The Strangest People by T.E. Hodden

It was either late night or early morning. Jet lag and nervous energy stopped me being sure. I couldn't face the city yet, so I was in the hotel closest to the airport. I sat at the bar, and watched the jets swooping down towards the runway. Each time they passed over the hotel, the bar shook, and the bottles on the shelves did a little dance. The ice in my tumbler shook and chimed. It was just me, my coffee, and my book.
The Strangest People
The Strangest People by T.E. Hodden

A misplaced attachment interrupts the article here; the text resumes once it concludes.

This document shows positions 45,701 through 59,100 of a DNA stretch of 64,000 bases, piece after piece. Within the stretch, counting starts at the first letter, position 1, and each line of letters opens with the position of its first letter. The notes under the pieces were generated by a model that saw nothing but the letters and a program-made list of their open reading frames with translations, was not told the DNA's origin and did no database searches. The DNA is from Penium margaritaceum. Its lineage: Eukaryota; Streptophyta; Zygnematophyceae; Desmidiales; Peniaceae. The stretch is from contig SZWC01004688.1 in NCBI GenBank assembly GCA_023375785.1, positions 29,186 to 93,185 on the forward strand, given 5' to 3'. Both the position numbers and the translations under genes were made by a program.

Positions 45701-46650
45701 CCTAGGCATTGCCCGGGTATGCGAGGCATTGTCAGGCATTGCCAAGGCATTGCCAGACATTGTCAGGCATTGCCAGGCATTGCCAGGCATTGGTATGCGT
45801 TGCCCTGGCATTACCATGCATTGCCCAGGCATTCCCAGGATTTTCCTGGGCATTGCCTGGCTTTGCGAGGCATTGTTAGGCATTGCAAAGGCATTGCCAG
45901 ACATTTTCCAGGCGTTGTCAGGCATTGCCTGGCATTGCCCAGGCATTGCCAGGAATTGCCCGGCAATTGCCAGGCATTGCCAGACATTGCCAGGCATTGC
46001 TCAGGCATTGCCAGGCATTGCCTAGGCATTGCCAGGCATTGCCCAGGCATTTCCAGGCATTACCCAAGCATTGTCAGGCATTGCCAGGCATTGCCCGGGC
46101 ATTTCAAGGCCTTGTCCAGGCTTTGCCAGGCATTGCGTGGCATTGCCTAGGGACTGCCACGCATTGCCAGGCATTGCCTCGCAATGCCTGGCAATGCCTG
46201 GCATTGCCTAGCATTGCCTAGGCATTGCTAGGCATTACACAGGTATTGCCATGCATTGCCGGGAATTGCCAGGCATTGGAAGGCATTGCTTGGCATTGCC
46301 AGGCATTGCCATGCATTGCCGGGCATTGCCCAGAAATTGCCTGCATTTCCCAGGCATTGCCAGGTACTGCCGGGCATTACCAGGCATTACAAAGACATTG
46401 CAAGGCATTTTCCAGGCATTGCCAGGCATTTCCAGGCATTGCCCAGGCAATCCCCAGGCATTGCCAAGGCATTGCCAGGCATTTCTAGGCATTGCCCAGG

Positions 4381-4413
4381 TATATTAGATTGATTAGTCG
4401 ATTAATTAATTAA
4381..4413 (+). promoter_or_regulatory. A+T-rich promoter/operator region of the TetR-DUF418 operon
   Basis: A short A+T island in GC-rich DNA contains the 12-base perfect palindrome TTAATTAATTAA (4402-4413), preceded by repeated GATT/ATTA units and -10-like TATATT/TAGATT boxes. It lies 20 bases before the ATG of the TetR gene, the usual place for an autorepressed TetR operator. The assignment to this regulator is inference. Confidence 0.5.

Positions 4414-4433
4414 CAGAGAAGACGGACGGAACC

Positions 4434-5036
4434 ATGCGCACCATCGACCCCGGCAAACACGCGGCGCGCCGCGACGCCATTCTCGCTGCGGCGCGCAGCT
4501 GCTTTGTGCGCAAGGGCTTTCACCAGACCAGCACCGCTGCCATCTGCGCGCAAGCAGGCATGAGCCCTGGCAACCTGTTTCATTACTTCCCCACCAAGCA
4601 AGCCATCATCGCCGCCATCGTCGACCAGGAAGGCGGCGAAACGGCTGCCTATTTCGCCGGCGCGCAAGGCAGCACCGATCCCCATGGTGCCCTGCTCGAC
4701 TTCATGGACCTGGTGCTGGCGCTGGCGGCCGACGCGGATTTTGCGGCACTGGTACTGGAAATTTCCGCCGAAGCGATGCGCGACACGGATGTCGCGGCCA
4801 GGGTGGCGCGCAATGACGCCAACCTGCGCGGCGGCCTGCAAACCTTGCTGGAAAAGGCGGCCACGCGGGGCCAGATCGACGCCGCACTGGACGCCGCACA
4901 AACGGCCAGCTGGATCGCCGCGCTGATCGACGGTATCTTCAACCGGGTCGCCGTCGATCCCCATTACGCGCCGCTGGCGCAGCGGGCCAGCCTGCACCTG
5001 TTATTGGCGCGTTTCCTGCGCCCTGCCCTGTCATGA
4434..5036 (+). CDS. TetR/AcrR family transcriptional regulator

“You don't mind if I sit here do you?” A woman leaned next to me. She was brown haired, caramel skinned, and had a smile in a shade of white nature did not supply. She wore a short leather skirt, under a tight red top, with a necklace that hung down towards her breast. Her build was slight and perky. I gave her a shy smile, and shifted over a little. She sat on the stall next to me, looked around her, and chewed her lip before meeting my eyes. “Okay, this is going to sound a little weird, but…any chance you would order me a drink?” Her eyes sparkled as she spoke. The woman saw my expression and furrowed her brow. She shut up, leaned close, and put a hand on my arm. “Well, sure. Mine would be a vodka and cranberry with soda please.” I nodded to the barman, he raised an eyebrow, and made the drinks. Behind me, I sensed somebody moving. I looked to the windows, to the reflections. I noticed a burly man with a full beard and clipped hair, dressed in a plain, grey suit. He was far too interested in looking over my shoulder. His eyes were full of fire. The girl gave me a look, her eyebrows wriggling as she tried to implore me. I took some cash from my wallet and paid for her drink, wondering why the barman was giving me knowing looks. “I know.” The girl glanced at the floor. “You meet the strangest people at airports.” “Yeah, that's me.” “No. …I mean, I know all this seems weird.” “Why did I just buy you a drink?” I felt myself turning red. “People don't usually want me to buy them drinks. And... Really not...” “Oh.” She giggled a little. “You have such a cool voice. Is that English or something?” “Welsh.” She looked at me blankly. “The other kind of British. Look...” I edged away. “I really don't mean to be rude, but...” “You are sitting in a bar. A strange woman invites herself to sit next you, pretty much orders her own drink for you, and makes big eyes at you.” She sipped her drink. “Right now, you are thinking that I am a prostitute fishing for a job.” “I wasn't thinking that.” “No?” She smiled. You are too sweet? Too polite? Anyway, it is pretty much true. I'm a prostitute. I'm here to pick up lonely travellers.” “Oh. I'm...” “I know. You are the guy in here who looks the least interested in me. But that is kind of the point.” She nodded at the big bear of a guy with his grey suit. “Look, he is expecting me to be here picking up guys. And right now I am...” She didn't quite have the words, but there was an exhaustion behind her eyes. Maybe not physical exhaustion, but she seemed completely emotionally drained. A shell. “Just, let me pretend for a while. We have a drink, I drop hints, you think I am flirting, and when the penny drops, you see me away. Okay?” I shrugged. “Okay. But...why me?” “No offence, but...you kind of looked like the least interested person in the bar.” She inclined her head. “That guy over there is going to be interested, he has been checking me out all evening. And the silver haired one is pretty much fifty fifty.” She drummed her fingers on the bar. “You are not exactly sending out signals that you want to be, you know, partying, so...” “You chose me because I am the least likely prospect in the bar?” She tapped the edge of my book. “There was more to it than that. You aren't getting drunk. You aren't eyeing anybody up. And you are reading...” She looked at the cover of my book. “Dracula? Really? I love Dracula.” I smiled. “I do too.” “It's like... All these stories in one. A man at Dracula's castle. A ghost story where the crew of a ship are picked off one by one, and can't escape. The hunting of the Vampire...” “And the battle of doctors to save a sick girl.” I felt my cheeks redden. “That... I don't know that was always what I clung onto as a kid. This young woman, who was still a girl really, on the cusp of life and death, and the doctor is having this sort of running battle to keep her alive...” “With the garlic plants, and stuff. Yeah!” The girl looked excited. “I love that.” I smiled again. “So, what's your name?” She gave me a warm smile. The big man was walking behind me. “Paddington.” “Really?” She covered her smile with her fingers. “First or last?” “First.” I let out a sigh. “It is a long story.” “Yeah... I don't think I can keep this ruse up long enough for that.” She looked at the bear of a man. She finished her drink, and patted my shoulder. “I guess...thanks for not being a complete jerk?” I tried to laugh, but it sounded hollow and dumb. She gave me a look with eyes that were big, dark, cold and full of sorrows. For a moment, her mask fell away. She stopped being sultry, and smouldering. She was raw and exposed. “Actually, this was nice.” She patted my hand. I watched her walk away. She became a predator on the second step. There was a wiggle in her step, a sway on her hips, and a smile that played at innocence, but promised so much more. She was most the way to another guy, when the bear of a man grabbed her wrist and hissed in her ear. I looked at the barman, and he made a point of ignoring me. The ape of a man let the girl go. She rubbed her wrist, and walked towards one of the guys, fixing an ersatz smile on her lips. I hurried hurried after her, and did what was the bravest thing of my life so far. I could not save her life. But I could maybe save her from an hour of her life. My heart jerked against my chest. I was sure the police were about to swoop in arrest me. I stepped into her way and gave a terrified smile. “How much?” She shrugged. “For what?” “A couple of hours at my room?” I looked at the floor. “That long story? Breakfast? Anything but being here?” She looked at me a few moments and understood. She gave me a relieved little smile. “So... Do you have a credit card?” I nodded. “Easiest way to book into a hotel.” “Your own card. I mean, I will charge your business account, but you get to explain it yourself.” “It's my own card. I'm not travelling business class.” I slipped her the card. We ducked into a quiet corner, and she rummaged in her purse for a phone with a card reader. “So what do you want? Straight up? Any extras? Do I need to explain my price list?” I was glowing red like a beacon. “Don't make this awkward.” “My boss is listening.” “Just... a couple of hours?” She nodded. “Okay. Done. Want a receipt?” I shook my head. She stroked my thigh with a playful smile. “So, now you have me for a few hours. What do we do?” She grabbed my wrist, glanced at the ape man in the corner, as we ran for the door. * * * * She walked around my room with no sign of the sultry or seductive. She flopped onto the bed and looked at the room service menu. “Okay, any minute now, you are going to wonder if I am conning you. I mean, that is a lot of money you spent for my company. So...” She sat up on her elbows. “I want you to know how much this means. Given what I could be doing right now... It's like... a reprieve. A respite. I...” She looked away. “I know that is messed up, and not easy to think about. But it means a lot.” “It's okay.” I smiled at her. “Really. You don't have to be here. If you would rather be anywhere else, for a while... If the thug comes knocking I will tell him I'm done, and you didn't want to hang around. You know...” I made a vague mime with my hands. “Three thrusts and done?” “I guess.” I flushed at her laugh. “You don't look the type. You look like a holder. You know? The actual rut is quick, but you build up to it slow, and hold on to the moment after, just being connected and talking.” She flicked the pages of the menu. “And I don't want to go. I want to hear that story.” “Oh... Yeah...” I cleared my throat. “What should I call you?” “Mina.” She giggled. “It's my work name. I told you I liked the book. And you are Paddington.” “I am.” She patted the bed. “Come on. Just talk. Tell me the story. You are Paddington. Like the station?” “Like the station.” I poured some spring water from the bottle, and I was about to hand her the glass when I hesitated. “I need to tell you something.” She looked at me. “You never spent time with a prostitute before and you worry that you have given some code word, or something, that makes me think any minute you will expect something you don't want?” “No.” “You want to ask about the girlfriend experience or something you saw on TV?” “No.” I shook my head quickly. “No. I wouldn't want anybody to have to pretend that.” She laughed. “Why?” “I'm just...” I had too many reasons in my head for why nobody would want to pretend that, even for a while. I spat the only word I could find that summed them all up: “Me.” “Okay. I ran out of guesses. What do you have to tell me?” She reached for her glass. I held it away a second. “I'm ill.” “Ill?” “I can't infect you easily, but some people think I can. They get paranoid. I don't want to hand you the glass, and let you drink it, if you are going to think you are in some kind of danger. That kind of fear is stupid, but it isn't nice for people and, if it is a problem, I would rather you knew now.” “Right.” She wasn't laughing any more. She wasn't smiling. “Are you okay?” “I'm HIV positive.” “Like...” She fixed her eyes on mine. “Like AIDs?” “Hopefully not.” I looked at the floor. “But, maybe one day.” She took the glass from me, and sipped her water. “This is good.” I smiled. “Is that a problem?” “I'm a big girl.” She let out a sigh. “I know what condoms are for. What happened?” “I always had it.” I sat on the seat away from the bed. “So, you know what Halloween used to be about? Long before it was All Hallows Eve, it was this pagan ceremony. As autumn became winter, there was this night where the veil between the world of the living and the dead would be thinnest. The spirits and the dead could reach through as shades, but all they could manage were tricks of sound, and illusions woven from mist and shadows. So, what the villagers would do is gather everybody together, bring their cattle back to the village, offer a tribute to the spirits, and slaughter one of their cows for a big old feast. There was safety in numbers and they made a party out of it.” “But you didn't want to be out in the fields by your own?” Mina leaned forwards, watching me. “That is what I am. I'm a trick. Woven from mist and shadows on Halloween. I was found in a plastic carrier bag in Cardiff station. Nobody was ever able to find who left me, or why. I was left under an emergency call station. Somebody pressed the green enquiry button, and told the guy in the office that my name was Paddington, and left me. There was some grainy CCTV footage of a man, but I don't know if he was my dad, or a friend, or... anybody.” I sat back. “I was taken into care, and fostered, but was never adopted. I am pretty sure the name Paddington was a joke. Like the books.” She shrugged. “More vampires?” “No.” I laughed. “I needed a surname, and somebody gave me Hallow. I don't know who. I don't ever remember being fostered by Hallows. I was bounced around a lot. Nobody wanted me for too long.” “Because you were...ill?” “Maybe.” I shrugged. “A lot of kids moved around a lot. A lot of kids were troubled, going in and out of care. Some, just a few, acted out and made trouble. I was a good target for that. I had a nice big stigma they could twist. And... I learned pretty quickly that not everybody understood. I was with this one family, this great family, for a few years. The mum already had two kids, girls, who were all sporty, and jokey, and full of life.” Mina matched my grin. “I know the kind. They were a handful?” “Yeah. Well, one of them would tease me. Not like the bullies. Not like the people who called me a freak, shoved me down the stairs, or told me I should hurry up and die. Not like the kids who thought I was gay, or had to think of more and more colourful reasons my mother would be...like me... She teased me to see me laugh. We would talk about stuff, and sometimes she was bravest when she was laughing. Does that make sense?” “Yes.” Mina sounded thoughtful. “I think it does.” “Her name was Alison. She wanted to go to Barry, to the beach, and had nobody. I was doing homework. For both of us, actually. A science project. We were year eight, I think. Maybe twelve or thirteen years old. She took my book and was running around the garden. She was screaming I could have it back if I promised to go with her. If I got out the house with her. We ended up tumbled together, and she was holding me down, laughing, making me concede when suddenly this shadow is over us. The mum's boyfriend. He hauls Alison from me, and sets her aside. He threw me across the garden, trying to march me into the house. I hit the patio door so hard my nose broke. I have no idea what I had done. He didn't hit me. He just screamed at me, over and over, that I was not to touch her. That I—I could not touch her, because I might make her like me. That…that he would not see her rot inside out, like me.” She winced. “You were thirteen. He thought you were getting too close?” I nodded. “But that wasn't how he saw it. He—he didn't know what might infect her. My touch. My sweat. He blustered around the house in a frenzy. All the toothbrushes were thrown out, and suddenly mine was in a plastic bag. He started to spray cleaner in the shower any time I used it. If I sat on the sofa with the girls, he would want me to help in the kitchen, or expect me to sit in the other chair. It...” I looked away. “The mum came home and went spare. The care workers got involved. Things went wrong with the boyfriend. And...yeah...there was a part of me that believed it was all my fault.” “That he hurt you?” “People were scared of me. I was a boy. It was easy to believe that people became like that because of something in my blood. Because I was radioactive.” I laughed. “And did you?” She shuffled along the bed until she was close to my seat, and she put a hand on my knee. “Did I what?” “Ever get with the girl?” “Alison. No...” I looked away. “She was a friend. I loved her as a friend.” “Yeah?” She beamed me a smile. “That seems a pretty good reason to become more. So why not?” “I never...knew anybody that way.” “Never?” I shook my head. “So... You would be a virgin?” “I have never been in love.” I could hear the stammer in my voice. I could hear how defensive I was. “Or at least, not the kind that is loved back, with kisses, and holding hands, and putting it into words. The...the kind from afar, when you have all those words boiling in your head, but can't say them? I had that enough times. But—but the kind that is shared?” “She didn't love you?” “As a friend.” I tensed against the touch of her fingers on my thigh. “Don't.” She looked at me. “Sorry.” She drew her hand back. “I'm not afraid.” “I guess not.” “So...I think you would have had a chance you know.” “With Alison?” She nodded. “You just had to talk to her. Why didn't you?” “Because when she was single, I—I thought I was radioactive. And if I loved her, even if we didn't do anything, she would...she would become radioactive too. People would fear her, and bully her, and think she would poison the blood of their kids.” I tried not to let my pain into those words. I tried to bury it deep and speak in a matter of fact. “I adored her. I loved her. I could never make her that. And...I missed my chance. Then, nobody else I ever met, was... I liked other people. But it never became that. Dates never became more than dates.” “Why are you here?” She pointed at my hold all. “That is a carry on bag. I don't see a suitcase. And you aren't here on business. You don't have a suit. You look like you dressed in a hurry. And, if you don't mind me saying, you don't look much like a guy who comes to San Francisco for a holiday. You would fly to Boston. You would fly somewhere with history, and culture, and beauty, but not this kind of history, or culture, or beauty. I think Boston would chime better with you.” She gasped. “Oh! But I just bet Alison is a Frisco kind of soul. I bet she likes good coffee shops and soul food. Bars with music?” “She came here for work, and didn't look back. She met a guy, got married, and for a while it worked. We stayed in touch, best we could, with the internet and stuff, but a few days ago she rang me to tell me she was... she's...” “Things not working out with the other guy?” “He just moved out. It got rough. I took some leave and promised to be across as soon as I could.” I looked at the wall. “It turns out jumping on the next available flight is not always the best plan.” Mina laughed. “That is so sweet.” “She's a friend.” “She's also single?” “It isn't like that.” I held up my palms. “She is a friend. She is in trouble—” “And you came all this way.” Mina folded her arms. “Do you know how many of my friends would do that for me?” I shrugged. “If I was a good friend, why would I be hiding here, looking for excuses not to...you know...” “Go and tell her how you feel?” “No. I'm too afraid to go and be there for her, as I am pretty sure I will tell her how I feel, and ruin everything.” I am not entirely sure I ever managed to think that aloud, let alone tell her. “I can't do that to her.” “You can't make her happy?” Mina rolled her eyes. “She called you for a reason.” “She doesn't want me.” “I don't know. Maybe she does. Maybe she doesn't. But she trusts you. That is why she called you. You are her friend, and she trusts you. So, just tell her. If she doesn't want this, she will trust you not to be jerk about it.” She looked me up and down. “I think she trusts you not to be a jerk. Just tell her.” I laughed. “So, when she says 'no', I should not be a jerk? I…will do my best.” She giggled. “You will do fine. You are doing fine. You are terrified, like a rabbit in headlights, but you are going to do this. You aren't toxic. You aren't radioactive. You aren't. I have seen some pretty terrible people in my life. I have seen a lot of normal people, just as nice and kind, and lost as anybody else. But I have seen some terrible people.” She got up, stood over me, and lowered herself to a gentle kiss on my cheek, that like fire and ice all at once, and she smelt of cherry blossom. “You are one of the few people good enough to start making up for the worst ones. If I can see that this quickly, then your friend will already know it, with all her heart. Just tell her. Now. Text her. Ring her. Scream her name. But, if it was me...I would want to know you were in the country.” “In the morning...” “It is morning.” She walked to the window. “See that? The sun is rising. It's a new day.” She looked at her phone. “And it's already a good one. I got to spend a while feeling human.” I laughed. “Yeah. Me too.” I took out my phone. She got up and walked away. She left me alone to do the bravest thing of my life so far.